Hello <<First Name>>,
Welcome to the July 2014 edition of Arts Awareness E-Newsletter
delivered to your desktop each month. If you know someone who may be interested in receiving this newsletter, please let them know how to sign up through www.artsawareness.com
This quote by Nobel Prize winning author André Paul Guillaume Gide was particularly relevant last weekend as the country celebrated more than two hundred years of independence. The American colonial resistance to British rule led to the creation of the Declaration of Independence, bringing forth the changes and paving the way for the country to move forward in a way that was more aligned with the hearts and minds of the colonists. It was the resistance—breaking through the tensions—that created the momentum and the creative freedom they were seeking. Artists use a similar process every day as they create their work. They use artistic tension—cultivating and creating resistance in a sense—in order to achieve motion, feeling, and meaning in their expressions. Each work of art is yet another opportunity to explore the world from a new perspective that comes both from the innermost aspects of the artist as well as the interaction of the materials and elements themselves.
Tension is a natural part of our everyday lives. We find it everywhere. The word tension gives us a general sense that it’s bad and something we don’t want, but it can actually be a positive force in our lives if used to create momentum. While we generally try to keep tension to a minimum, it’s necessary to move things forward. Just as we soon lose attraction to works of art that have no sense of building and releasing tension, we lose our sense of anticipation and potential energy without it in our lives.
The resistance will help you find the thing you most need to do because it is the thing the resistance most wants to stop.
~ Seth Godin
Even though we don’t all see tension in the same way, it’s truly what makes things interesting and moves us forward to accomplish more. Finding the right balance is the key—between using the tension to create momentum and staying too long within it creating limitation and weariness.
- Artists use their imaginations to experiment with breaking points—how strictly they stick to the rules, how resourceful they can be with their vision, and how far they can stretch their ideas—finding the extremes from where things don’t move to the opposite where they fall apart.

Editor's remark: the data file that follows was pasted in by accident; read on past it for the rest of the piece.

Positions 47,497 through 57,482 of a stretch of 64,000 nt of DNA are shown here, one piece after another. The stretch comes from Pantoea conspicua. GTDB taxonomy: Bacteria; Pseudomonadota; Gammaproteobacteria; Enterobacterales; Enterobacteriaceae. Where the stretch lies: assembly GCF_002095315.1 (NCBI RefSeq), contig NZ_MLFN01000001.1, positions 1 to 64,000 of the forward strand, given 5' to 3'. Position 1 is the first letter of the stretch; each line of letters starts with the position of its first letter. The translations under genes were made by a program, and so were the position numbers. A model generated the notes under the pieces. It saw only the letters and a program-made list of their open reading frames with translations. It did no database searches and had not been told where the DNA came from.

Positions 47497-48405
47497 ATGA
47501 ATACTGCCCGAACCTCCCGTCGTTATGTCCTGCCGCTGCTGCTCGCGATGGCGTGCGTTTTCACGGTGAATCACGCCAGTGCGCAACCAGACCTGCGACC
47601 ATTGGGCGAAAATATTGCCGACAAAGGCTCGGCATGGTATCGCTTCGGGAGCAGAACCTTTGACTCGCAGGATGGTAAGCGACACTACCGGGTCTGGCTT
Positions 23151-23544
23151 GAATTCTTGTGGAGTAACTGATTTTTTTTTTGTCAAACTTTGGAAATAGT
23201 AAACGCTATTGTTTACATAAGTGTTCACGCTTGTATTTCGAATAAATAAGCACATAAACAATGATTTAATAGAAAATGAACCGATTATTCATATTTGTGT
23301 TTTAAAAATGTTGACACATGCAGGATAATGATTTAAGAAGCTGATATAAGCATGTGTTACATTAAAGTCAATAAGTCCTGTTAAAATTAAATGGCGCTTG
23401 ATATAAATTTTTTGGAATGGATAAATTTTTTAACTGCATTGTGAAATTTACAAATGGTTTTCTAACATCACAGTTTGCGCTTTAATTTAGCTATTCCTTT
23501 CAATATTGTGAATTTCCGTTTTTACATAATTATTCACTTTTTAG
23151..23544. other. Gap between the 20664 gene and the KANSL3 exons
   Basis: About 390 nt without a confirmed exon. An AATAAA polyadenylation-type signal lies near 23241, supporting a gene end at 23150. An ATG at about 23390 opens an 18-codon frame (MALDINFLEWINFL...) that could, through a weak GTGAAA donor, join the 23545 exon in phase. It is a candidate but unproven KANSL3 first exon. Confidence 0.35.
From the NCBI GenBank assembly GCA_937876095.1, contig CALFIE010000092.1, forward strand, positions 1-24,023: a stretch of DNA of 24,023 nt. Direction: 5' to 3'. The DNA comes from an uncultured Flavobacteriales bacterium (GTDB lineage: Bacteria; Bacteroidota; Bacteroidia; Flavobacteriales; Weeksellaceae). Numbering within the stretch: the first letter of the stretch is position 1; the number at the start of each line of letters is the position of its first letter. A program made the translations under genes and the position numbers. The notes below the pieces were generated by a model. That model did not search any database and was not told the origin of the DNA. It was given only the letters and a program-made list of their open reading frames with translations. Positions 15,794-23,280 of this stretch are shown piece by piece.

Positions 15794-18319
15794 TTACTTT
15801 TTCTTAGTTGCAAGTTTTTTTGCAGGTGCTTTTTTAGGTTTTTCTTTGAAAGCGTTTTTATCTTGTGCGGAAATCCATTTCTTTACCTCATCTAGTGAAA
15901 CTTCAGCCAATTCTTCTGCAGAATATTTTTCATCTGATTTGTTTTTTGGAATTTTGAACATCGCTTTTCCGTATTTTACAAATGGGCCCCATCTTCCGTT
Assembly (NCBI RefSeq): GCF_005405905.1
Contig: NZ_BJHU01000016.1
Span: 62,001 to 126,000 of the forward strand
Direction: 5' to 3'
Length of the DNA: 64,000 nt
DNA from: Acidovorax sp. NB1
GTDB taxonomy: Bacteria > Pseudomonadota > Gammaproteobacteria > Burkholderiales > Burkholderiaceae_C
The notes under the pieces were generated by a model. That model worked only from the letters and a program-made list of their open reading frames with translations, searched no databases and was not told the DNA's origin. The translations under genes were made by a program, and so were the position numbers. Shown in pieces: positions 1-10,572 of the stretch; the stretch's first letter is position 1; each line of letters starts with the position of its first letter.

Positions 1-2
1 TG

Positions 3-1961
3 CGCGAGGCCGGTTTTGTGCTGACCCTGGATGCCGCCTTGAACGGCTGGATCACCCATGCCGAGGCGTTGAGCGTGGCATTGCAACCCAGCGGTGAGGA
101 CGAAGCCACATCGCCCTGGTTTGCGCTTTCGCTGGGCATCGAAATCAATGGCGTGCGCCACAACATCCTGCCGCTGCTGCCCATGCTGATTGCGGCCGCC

- By exploring contrasts of their art form—dark/light, dissonance/consonance, rough/smooth, loud/soft, angular/horizontal or vertical, long/short, large/small, symmetrical/asymmetrical—artists have infinite possibilities from which to create their visions.
- Artists can use tension by knowing how to break the rules—getting away from complete order—creating tension from the sense of uneasiness that causes.
How wonderful that we have met with a paradox.
Now we have hope of making some progress.
~ Niels Bohr
Tensions are a natural part of life. The dynamic tension that comes from the contradictory aspects extremes of tension and ease is exactly what gives birth to change and ever-evolving dreams, beliefs, and insights. In fact, the artist knows that the end result without the back-and-forth dance of this powerful pairing is indecision, lack of progress, and inflexibility. The goal is to live these tensions creatively, not getting stuck in one end of the spectrum or the other.
Work like an artist to create your life. Dance in the rain; finger paint with spilled milk; plan a staycation when you have no money. Create motion, feeling, and meaning in your own personal expressions. Create your own personal Independence Day celebration with or without the 1812 Overture and celebrate each opportunity to explore the world from a new perspective.
Interesting—Check it out:
Tension is ... a prerequisite for creative living.
~ Agnes E. Meyer
Contact Dr. Patricia Hoy
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—Corporate, Education, or Arts Events—that provides motivation for launching the beginning a project, keynote theme inspiration, or setting the foundation for a goal to be achieved.
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About the Arts Awareness Newsletter:
This newsletter is meant to spark ideas and develop a deeper understanding of artistic processes and their use in leadership, everyday life, and work. Content, which comes from personal experiences and a variety of sources, is based on the Arts Awareness
concepts developed by Patricia Hoy. Questions? Comments? Contact Patricia at firstname.lastname@example.org
or 901-229-1955, Huntington Avenue, Boston, MA.